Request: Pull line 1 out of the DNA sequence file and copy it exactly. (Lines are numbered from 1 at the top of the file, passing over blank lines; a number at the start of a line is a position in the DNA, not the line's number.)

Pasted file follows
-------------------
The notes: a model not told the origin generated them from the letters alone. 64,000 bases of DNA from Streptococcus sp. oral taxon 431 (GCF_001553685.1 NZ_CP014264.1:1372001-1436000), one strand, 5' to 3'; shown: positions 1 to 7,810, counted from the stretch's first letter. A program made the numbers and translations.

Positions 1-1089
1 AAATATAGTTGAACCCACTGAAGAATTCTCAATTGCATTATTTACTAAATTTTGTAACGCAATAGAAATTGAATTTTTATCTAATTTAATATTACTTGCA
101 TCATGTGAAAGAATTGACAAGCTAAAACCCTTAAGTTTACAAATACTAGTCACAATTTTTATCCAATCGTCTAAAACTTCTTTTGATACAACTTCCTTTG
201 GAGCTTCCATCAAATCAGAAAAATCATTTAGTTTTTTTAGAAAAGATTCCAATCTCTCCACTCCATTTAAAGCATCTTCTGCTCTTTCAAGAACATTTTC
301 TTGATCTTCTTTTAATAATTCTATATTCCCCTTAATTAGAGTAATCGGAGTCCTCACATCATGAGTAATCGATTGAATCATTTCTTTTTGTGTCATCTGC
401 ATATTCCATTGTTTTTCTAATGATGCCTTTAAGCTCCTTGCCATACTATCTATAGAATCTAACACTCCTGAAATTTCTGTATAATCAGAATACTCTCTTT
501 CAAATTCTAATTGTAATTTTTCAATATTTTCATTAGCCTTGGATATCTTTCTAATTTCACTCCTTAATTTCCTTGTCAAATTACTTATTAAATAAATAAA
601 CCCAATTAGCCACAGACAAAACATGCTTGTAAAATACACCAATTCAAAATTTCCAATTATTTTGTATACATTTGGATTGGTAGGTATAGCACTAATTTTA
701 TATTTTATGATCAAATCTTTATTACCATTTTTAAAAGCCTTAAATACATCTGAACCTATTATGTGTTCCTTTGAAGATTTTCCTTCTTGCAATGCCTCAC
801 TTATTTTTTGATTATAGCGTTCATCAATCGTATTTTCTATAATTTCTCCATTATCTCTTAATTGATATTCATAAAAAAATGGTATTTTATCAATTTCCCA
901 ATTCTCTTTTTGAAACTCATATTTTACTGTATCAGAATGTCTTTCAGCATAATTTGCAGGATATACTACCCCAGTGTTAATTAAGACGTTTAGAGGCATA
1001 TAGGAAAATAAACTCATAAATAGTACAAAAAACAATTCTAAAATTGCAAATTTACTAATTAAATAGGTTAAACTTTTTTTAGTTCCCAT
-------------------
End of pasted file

The notes: a model not told the origin generated them from the letters alone. 64,000 bases of DNA from Streptococcus sp. oral taxon 431 (GCF_001553685.1 NZ_CP014264.1:1372001-1436000), one strand, 5' to 3'; shown: positions 1 to 7,810, counted from the stretch's first letter. A program made the numbers and translations.